It appears that the umbrage some Republicans took at Obama’s speech — which aggressively defended the Democratic vision and caustically criticized the GOP worldview — shows no signs of abating. The latest: GOP Reps. Paul Ryan, Dave Camp and Jeb Hensarling are now complaining to the Post that Obama’s speech was a sneak attack:
The three Republican congressmen saw it as a rare ray of sunshine in Washington’s stormy budget battle: an invitation from the White House to hear President Obama lay out his ideas for taming the national debt.
They expected a peace offering, a gesture of goodwill aimed at smoothing a path toward compromise. But soon after taking their seats at George Washington University on Wednesday, they found themselves under fire for plotting “a fundamentally different America” from the one most Americans know and love.
“What came to my mind was: Why did he invite us?” Rep. Dave Camp said in an interview Thursday. “It’s just a wasted opportunity.”...
Afterward, Ryan was furious. The speech “was extremely political, very partisan,” he fumed.
This is deeply strange. For days, administration officials had been saying publicly that Obama was going to lay out a “contrast” of visions between Ryan’s and his own. What’s more, politics is supposed to be a clash of visions.
During the 2010 elections, Mitch McConnell — quite rightly, in my view — dismissed all the complaints that our politics had grown uncivil by saying: “I don’t think we have a collegiality problem. What we are in the middle of is a great debate about the future of the country.” McConnell has openly stated that his leading goal is to ensure that Obama is a one-term president. When he was challenged on that, he quite properly pointed out that what’s at stake is a battle of visions.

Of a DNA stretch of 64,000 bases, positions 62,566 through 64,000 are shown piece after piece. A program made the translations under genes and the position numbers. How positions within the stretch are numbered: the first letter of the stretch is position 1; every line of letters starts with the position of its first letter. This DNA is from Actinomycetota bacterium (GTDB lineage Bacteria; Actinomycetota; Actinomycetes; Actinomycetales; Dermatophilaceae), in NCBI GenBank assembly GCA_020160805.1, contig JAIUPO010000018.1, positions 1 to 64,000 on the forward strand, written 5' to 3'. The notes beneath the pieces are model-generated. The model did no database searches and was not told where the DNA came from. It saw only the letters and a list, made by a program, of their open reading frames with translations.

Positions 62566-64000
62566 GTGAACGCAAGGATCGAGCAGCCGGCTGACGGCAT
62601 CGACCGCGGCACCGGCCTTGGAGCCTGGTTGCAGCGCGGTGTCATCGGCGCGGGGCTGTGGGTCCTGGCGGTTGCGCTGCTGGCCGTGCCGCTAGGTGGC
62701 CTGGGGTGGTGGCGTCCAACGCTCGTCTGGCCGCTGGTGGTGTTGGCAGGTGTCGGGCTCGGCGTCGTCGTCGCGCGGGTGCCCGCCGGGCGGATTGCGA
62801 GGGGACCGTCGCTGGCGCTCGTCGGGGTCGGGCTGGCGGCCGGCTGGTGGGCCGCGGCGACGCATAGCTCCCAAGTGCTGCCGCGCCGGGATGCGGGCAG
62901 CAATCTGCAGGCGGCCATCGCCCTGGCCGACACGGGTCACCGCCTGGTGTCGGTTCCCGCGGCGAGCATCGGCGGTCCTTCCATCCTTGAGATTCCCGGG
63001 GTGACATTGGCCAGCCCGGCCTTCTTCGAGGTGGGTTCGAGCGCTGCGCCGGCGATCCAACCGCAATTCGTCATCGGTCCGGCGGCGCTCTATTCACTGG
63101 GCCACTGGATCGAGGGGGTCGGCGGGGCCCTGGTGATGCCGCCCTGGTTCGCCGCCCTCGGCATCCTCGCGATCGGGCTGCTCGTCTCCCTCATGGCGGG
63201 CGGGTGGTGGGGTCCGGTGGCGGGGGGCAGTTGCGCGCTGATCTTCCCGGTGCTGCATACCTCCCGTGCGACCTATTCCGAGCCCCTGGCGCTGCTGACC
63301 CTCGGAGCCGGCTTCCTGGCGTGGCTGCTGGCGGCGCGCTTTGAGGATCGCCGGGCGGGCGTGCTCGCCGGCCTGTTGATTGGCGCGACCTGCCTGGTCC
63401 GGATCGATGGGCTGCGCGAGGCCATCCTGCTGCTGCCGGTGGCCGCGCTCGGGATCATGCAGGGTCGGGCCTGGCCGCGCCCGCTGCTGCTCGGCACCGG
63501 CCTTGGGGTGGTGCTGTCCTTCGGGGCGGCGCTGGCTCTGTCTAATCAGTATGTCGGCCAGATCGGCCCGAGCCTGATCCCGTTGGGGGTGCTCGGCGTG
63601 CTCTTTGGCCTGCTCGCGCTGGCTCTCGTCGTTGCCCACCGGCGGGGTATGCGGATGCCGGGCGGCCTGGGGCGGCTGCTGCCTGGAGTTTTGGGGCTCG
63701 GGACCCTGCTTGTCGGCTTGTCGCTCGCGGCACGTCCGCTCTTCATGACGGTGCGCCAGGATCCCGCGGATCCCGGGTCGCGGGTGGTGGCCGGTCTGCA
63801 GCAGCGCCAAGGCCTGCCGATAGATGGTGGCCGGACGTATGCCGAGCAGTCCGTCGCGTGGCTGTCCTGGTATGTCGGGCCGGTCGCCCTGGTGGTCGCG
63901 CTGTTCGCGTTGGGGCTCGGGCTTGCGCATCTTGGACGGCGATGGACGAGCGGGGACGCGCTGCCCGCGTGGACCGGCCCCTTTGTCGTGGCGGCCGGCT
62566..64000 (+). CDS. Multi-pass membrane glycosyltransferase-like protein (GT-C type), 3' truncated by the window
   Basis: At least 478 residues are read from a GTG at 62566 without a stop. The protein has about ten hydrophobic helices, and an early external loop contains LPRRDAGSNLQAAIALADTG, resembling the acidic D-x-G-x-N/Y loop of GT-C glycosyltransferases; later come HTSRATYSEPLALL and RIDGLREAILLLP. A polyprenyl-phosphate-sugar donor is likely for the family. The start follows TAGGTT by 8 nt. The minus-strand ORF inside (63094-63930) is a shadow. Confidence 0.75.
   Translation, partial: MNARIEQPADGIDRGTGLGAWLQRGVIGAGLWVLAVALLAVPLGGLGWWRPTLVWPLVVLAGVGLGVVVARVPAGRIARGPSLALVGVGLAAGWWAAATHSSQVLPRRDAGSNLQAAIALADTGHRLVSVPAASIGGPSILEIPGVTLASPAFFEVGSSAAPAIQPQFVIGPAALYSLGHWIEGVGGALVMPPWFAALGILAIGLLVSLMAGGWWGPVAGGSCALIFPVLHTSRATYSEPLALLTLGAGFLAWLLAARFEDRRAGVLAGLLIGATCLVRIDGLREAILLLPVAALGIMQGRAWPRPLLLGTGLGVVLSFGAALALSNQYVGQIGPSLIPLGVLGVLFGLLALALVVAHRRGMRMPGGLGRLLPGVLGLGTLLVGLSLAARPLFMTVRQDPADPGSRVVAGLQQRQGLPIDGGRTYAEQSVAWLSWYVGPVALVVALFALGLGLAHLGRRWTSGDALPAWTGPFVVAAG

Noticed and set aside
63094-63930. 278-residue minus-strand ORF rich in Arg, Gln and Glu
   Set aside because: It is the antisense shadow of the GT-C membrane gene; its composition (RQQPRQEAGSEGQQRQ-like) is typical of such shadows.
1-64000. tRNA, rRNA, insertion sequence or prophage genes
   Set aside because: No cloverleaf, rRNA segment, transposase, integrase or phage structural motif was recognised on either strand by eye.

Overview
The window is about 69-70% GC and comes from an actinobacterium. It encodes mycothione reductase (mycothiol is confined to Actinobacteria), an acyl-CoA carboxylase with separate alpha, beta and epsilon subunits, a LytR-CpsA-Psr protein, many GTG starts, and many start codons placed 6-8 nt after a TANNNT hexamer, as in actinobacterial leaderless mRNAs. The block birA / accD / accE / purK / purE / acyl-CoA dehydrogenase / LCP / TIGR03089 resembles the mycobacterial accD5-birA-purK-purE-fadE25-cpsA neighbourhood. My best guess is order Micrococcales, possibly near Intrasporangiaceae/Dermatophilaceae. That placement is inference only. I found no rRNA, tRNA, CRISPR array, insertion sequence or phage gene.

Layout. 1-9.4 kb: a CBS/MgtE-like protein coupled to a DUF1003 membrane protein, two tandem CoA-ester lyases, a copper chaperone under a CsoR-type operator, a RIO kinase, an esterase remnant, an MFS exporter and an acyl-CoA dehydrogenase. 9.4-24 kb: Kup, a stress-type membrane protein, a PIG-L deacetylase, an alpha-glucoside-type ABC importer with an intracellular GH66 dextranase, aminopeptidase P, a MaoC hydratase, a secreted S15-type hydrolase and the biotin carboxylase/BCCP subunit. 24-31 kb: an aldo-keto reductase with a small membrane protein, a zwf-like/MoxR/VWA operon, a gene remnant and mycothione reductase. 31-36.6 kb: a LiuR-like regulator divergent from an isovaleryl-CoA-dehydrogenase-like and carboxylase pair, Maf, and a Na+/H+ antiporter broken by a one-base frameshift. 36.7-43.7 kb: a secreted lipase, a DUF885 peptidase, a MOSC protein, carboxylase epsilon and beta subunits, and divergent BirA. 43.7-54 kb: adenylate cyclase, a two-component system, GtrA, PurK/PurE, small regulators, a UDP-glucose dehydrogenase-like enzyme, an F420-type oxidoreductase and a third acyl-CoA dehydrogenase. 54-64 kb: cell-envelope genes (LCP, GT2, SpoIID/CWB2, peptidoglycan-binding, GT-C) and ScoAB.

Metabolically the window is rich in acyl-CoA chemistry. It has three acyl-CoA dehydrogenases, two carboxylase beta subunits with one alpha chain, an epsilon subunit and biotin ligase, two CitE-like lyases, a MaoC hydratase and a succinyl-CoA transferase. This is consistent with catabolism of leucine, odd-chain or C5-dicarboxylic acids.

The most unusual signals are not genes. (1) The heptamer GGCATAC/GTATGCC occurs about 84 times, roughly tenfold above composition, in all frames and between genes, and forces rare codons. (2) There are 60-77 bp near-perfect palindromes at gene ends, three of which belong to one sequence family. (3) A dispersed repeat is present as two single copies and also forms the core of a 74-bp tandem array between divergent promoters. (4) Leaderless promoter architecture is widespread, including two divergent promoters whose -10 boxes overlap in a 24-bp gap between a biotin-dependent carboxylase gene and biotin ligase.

Throughout the first two years of Obama’s presidency, leading Republicans have regularly claimed that Obama is taking America towards socialism. Yet when a Democratic president stands up and aggressively defends his vision and worldview, and contrasts it sharply with that of his foes, something’s wrong. That’s not supposed to happen.
Obama’s characterization of the GOP vision was harsh. But so what? Politics is supposed to be an impassioned argument over what we all think the country should be. Is it possible to cross lines? Sure, but Obama didn’t cross any lines — in fairness, neither has Ryan — and no one was blindsided. No one was the victim of any sneak attack. We should want politicians who think their opponents’ worldviews are deeply wrongheaded to be free to say so in very vivid terms. Otherwise, what’s the point of it all?